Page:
News


How to keep your hotel room tidy without any effort at all

Sheila Chandra - Thursday, April 13, 2017

Just because you’re out of your usual environment doesn’t mean that your room has to be chaos. In fact, settling into a hotel room can be a great way to practise your organising skills in microcosm. It’s also an easier place to get the hang of organising if you’re new to it, because you usually have a modest amount of items to store when you’re travelling and because hotel rooms are usually well equipped for the everyday tasks you do in them. Homes aren’t always well set up for convenience and if your natural tendency is to create chaos, then an environment like that will make it more difficult for you to break the cycle.

 

You can keep your hotel room tidy if you have a system

The key to keeping your hotel room tidy is having a system. Setting up a good system right from the beginning is a really good idea even if you are only living in a place for a few days. Chances are, there will be mornings when you are rushed, and will want to find whatever you need quickly and easily. Even if you’re staying in a plush hotel, it’s always nicer to walk into a room that’s tidy as well as freshly made up. It helps you to appreciate the luxury all the more and it’s just a nicer way to live!

 

What is this system for keeping my hotel room tidy?

To start with, using the principles of ‘zoning’ and ‘completion’ that I discuss in more detail in Banish Clutter Forever, unpack so that you create mini ‘workstations’ around each of simple everyday tasks. Start with the obvious one i.e. brushing your teeth. If you’ve downloaded the free excerpt of Banish Clutter Forever you already know how’ll that one works. Put your toothbrush and toothpaste in the tooth-mug by the sink. Then put your wash bag by it. But don’t bother putting your hairbrush there unless you’re happy to brush you hair straight out of the shower whilst it’s damp. If you’re going to style it then put it by the mirror in the bedroom. This is also a good place for your make up too, if it’s well lit by natural daylight. Far better than the bathroom, otherwise you’ll find items like your hand mirror migrating across the room because you’ve double checked the effect by the window and haven’t put the mirror back in its place.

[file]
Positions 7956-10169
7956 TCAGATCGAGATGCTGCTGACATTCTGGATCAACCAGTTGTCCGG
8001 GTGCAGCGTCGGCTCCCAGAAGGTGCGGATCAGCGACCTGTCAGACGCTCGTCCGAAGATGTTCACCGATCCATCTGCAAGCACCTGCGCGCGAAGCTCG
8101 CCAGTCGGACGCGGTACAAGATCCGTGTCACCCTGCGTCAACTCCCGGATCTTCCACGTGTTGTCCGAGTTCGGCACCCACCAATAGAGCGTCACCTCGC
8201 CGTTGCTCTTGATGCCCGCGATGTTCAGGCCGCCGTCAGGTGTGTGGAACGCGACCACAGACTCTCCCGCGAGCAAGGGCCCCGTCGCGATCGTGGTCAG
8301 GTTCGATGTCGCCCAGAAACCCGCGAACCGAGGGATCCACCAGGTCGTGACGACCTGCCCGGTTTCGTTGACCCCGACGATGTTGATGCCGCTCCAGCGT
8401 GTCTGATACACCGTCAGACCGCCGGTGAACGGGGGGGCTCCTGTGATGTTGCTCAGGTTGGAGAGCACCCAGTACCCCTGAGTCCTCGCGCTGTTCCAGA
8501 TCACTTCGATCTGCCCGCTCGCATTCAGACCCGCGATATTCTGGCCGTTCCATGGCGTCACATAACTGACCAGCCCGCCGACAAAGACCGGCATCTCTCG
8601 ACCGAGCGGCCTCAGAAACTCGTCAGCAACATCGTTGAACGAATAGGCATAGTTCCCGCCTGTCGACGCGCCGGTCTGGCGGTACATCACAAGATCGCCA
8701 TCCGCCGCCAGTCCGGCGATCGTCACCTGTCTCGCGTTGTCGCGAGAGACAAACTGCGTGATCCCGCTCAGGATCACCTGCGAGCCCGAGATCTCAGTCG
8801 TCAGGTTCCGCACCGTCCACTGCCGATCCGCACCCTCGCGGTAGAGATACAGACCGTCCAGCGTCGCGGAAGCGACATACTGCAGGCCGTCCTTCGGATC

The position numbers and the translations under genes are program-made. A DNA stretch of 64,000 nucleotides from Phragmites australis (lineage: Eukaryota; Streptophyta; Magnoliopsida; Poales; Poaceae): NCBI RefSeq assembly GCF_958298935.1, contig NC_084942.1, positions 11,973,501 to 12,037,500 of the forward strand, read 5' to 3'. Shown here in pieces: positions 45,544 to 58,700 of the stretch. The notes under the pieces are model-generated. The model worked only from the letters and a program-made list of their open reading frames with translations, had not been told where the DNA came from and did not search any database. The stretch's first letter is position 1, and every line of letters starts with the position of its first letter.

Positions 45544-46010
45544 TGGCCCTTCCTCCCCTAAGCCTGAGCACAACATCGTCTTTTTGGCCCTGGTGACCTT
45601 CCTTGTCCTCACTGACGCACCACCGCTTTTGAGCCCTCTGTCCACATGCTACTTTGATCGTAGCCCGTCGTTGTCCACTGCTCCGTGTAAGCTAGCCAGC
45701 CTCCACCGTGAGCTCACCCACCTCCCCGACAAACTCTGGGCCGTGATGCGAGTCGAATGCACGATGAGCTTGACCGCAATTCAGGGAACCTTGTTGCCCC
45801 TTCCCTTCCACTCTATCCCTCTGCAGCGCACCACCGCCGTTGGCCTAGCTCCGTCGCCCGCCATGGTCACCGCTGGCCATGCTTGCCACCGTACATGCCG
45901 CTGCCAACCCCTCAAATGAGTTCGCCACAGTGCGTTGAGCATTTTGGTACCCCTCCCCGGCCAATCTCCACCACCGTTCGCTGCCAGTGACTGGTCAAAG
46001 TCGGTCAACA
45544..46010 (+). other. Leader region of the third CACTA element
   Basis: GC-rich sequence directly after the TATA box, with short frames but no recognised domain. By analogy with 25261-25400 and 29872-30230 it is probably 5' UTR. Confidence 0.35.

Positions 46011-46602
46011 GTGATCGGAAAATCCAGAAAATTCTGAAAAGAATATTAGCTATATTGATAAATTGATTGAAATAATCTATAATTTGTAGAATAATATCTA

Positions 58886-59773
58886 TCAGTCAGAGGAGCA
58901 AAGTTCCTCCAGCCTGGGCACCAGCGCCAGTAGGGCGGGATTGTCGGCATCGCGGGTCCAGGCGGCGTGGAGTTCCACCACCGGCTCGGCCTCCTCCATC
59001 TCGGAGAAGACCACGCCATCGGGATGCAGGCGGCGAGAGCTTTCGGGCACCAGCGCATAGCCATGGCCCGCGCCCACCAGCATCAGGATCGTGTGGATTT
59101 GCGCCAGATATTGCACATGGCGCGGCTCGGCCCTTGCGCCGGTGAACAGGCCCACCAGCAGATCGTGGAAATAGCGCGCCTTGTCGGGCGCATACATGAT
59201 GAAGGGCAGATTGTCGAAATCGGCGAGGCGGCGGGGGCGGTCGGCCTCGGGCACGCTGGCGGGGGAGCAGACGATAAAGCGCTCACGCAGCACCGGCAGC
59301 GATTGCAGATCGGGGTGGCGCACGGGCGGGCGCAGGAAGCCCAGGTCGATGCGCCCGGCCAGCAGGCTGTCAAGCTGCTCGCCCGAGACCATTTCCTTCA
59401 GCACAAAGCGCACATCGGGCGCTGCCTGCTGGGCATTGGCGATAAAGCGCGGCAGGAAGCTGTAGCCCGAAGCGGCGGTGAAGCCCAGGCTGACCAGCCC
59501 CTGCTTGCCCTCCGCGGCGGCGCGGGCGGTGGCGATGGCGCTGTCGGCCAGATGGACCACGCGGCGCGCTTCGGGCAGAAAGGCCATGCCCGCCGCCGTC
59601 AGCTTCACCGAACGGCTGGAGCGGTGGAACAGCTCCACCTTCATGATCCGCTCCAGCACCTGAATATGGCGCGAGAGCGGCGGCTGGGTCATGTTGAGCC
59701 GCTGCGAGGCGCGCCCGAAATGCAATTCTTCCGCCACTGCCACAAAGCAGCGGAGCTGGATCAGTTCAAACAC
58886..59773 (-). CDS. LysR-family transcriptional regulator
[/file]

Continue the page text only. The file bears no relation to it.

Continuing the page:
How to make keeping your hotel room tidy feel natural

Similarly, pick a drawer by the wardrobe for your underwear, so that you can literally stand in one spot to get dressed, reach out, and find everything you need for that task. Designate a carrier bag for laundry and store it somewhere near where you’ll undress at night. That will stop you spending the first 24 hours littering the room with odd small garments which need a wash that you fail to gather up. Don’t forget to ‘complete’ each task by taking a couple of seconds to put the items you’ve used back. Having them in a convenient spot close to the task you’re doing in the first place, makes this feel natural (just as it does with your toothbrush) and means you won’t have to have a formal ‘tidy up’ at all. Put your work papers and laptop out near the desk where you’ll be using them, put your pyjamas under the pillow and it’s often a good idea to tidy all that hotel information they clutter rooms with, into a drawer before you start unpacking.

 

Keeping your hotel room tidy will actually help you be tidier at home!

It all sounds so incredibly pedantic and obvious, but never underestimate the average lazy human being’s tendency to take a short cut, or defer walking across the room to put something back when it has something more important to do! If you don’t set things up properly, then over time, and whilst you’re enjoying yourself, you’ll find that you just can’t be bothered. In a way, your rebellion/laziness is good thing. It’s a reflection of the fact that things aren’t arranged for your convenience. If you start out by creating rough ‘workstations’, that’s when the fact that you’ve arranged everything so that it’s easy to find and easy to drop back in the right place will pay dividends. A little organising now will save you a lot of clearing up later, and practising in a hotel room will actually make it easier for you to learn to be more organised when you get home…